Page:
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Poverty, Education, and Employment Among the Arab-Bedouin in Israel

  • Suleiman Abu-Bader
  • Daniel GottliebEmail author
Chapter
Part of the Economic Studies in Inequality, Social Exclusion and Well-Being book series (EIAP, volume 9)

Abstract

The socio-economic situation of the Arab-Bedouin population in the Negev is examined in light of the general Israeli Arab population. Based on the Galilee Society’s social survey for 2004 Israeli Arab poverty incidence was found to be 52 % with nearly two-thirds in persistent poverty. Among Bedouins living in villages unrecognized by the Israeli government poverty incidence was nearly 80 %, and poverty severity, as measured by the Sen-Poverty index, was as high as seven times than that among the mainstream population in Israel, i.e., the Jewish population (excluding the—predominantly poor—ultra orthodox Jews). Similarly to international evidence, we found that education, age, family size, employment, and occupation of the household head and the number of income earners in the family are important determinants of the probability of being poor. We show that the rapid increase of Arab women’s student enrollment rates not only reduced the education gap compared to Arab men but importantly adds to poverty reduction through various channels. Bedouin households, especially in the unrecognized villages, were found to have much less access to infrastructure compared to other Arabs, thus implying that the lack in infrastructure forms a significant barrier to women’s participation in the labor force. This was also found to have an adverse indirect effect on the completion of schooling, and indirectly on mothers’ fertility, keeping it relatively high by reducing education’s potentially diminishing effect on poverty. A considerable mismatch between skills and employment was found among Arab academics, thus pointing at the possibility of discrimination and segregation in the relevant labor market. Considering various transmission mechanisms, we show that government intervention in infrastructure has a high expected social return, both through direct and indirect channels and could, thus, help in interrupting the vicious circle of poverty.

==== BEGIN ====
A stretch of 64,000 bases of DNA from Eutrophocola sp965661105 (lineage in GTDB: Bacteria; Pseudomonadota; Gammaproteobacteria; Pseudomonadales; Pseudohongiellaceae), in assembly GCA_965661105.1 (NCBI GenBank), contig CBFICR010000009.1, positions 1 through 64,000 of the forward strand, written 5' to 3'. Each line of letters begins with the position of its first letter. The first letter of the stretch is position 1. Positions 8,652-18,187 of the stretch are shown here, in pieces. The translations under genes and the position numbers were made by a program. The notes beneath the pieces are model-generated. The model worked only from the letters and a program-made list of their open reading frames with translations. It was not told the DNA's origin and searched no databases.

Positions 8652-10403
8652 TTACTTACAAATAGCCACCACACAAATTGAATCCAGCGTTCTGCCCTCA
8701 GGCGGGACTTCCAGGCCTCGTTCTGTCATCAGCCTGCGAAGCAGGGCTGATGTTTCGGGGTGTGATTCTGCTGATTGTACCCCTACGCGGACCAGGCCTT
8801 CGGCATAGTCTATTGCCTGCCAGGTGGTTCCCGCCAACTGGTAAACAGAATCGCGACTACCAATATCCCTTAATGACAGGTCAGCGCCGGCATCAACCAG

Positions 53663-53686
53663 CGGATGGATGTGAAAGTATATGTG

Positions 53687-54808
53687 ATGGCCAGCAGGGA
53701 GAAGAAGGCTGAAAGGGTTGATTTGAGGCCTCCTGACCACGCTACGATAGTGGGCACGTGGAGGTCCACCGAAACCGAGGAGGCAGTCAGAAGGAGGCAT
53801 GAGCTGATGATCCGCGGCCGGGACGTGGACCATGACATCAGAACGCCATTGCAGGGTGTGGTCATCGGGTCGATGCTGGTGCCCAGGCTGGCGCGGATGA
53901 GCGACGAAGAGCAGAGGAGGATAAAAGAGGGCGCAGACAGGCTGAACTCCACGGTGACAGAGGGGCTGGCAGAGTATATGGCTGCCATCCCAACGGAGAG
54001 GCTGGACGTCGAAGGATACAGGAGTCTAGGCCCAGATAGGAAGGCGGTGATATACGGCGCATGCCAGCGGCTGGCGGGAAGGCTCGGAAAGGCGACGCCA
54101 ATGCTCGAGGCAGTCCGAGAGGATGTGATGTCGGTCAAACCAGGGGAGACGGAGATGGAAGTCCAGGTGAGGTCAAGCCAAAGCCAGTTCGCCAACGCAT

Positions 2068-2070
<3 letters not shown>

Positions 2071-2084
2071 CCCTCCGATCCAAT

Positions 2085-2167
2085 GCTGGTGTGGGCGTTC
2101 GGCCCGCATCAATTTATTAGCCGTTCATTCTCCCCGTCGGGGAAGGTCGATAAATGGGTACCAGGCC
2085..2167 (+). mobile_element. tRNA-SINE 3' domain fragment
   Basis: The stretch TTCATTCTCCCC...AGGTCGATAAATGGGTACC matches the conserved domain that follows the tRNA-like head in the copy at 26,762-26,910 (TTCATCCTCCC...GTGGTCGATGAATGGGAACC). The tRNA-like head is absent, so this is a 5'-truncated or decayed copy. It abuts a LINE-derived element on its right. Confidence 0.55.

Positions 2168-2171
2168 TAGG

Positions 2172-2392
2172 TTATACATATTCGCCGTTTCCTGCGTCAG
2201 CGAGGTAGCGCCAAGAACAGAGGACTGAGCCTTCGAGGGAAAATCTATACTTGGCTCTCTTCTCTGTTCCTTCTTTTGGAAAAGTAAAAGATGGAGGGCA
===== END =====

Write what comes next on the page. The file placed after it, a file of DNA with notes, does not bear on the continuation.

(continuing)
Keywords

Bedouin Ethnic groups Israel Poverty Public infrastructure Fertility Education School dropout Employment 

Notes

Acknowledgment

The Hebrew version of the paper was written for the program “Economics and Society” headed by Professor Arie Arnon at the Van Leer Institute and financed by the National Insurance Institute Research Fund. Special thanks to Alex Fruman for excellent research assistance and Sarah Gargi for preparing the English version for publication. We thank Ismael Abu-S’aad, Aamer El-Huzayel, and Aamer Abu-Qarn, Valérie Bérenger, Florent Bresson, Ramsis Gera, Jacques Silber, and an anonymous referee for useful comments. Opinions expressed are of the authors and should not be attributed to any of the mentioned institutions.

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Copyright information

© Springer Science+Business Media New York 2013

Authors and Affiliations

  1. 1.Economics DepartmentBen-Gurion University of the NegevBeer-ShevaIsrael
  2. 2.Research and Planning Administration, National Insurance Institute and Economics DepartmentBen-Gurion University of the NegevBeer-ShevaIsrael

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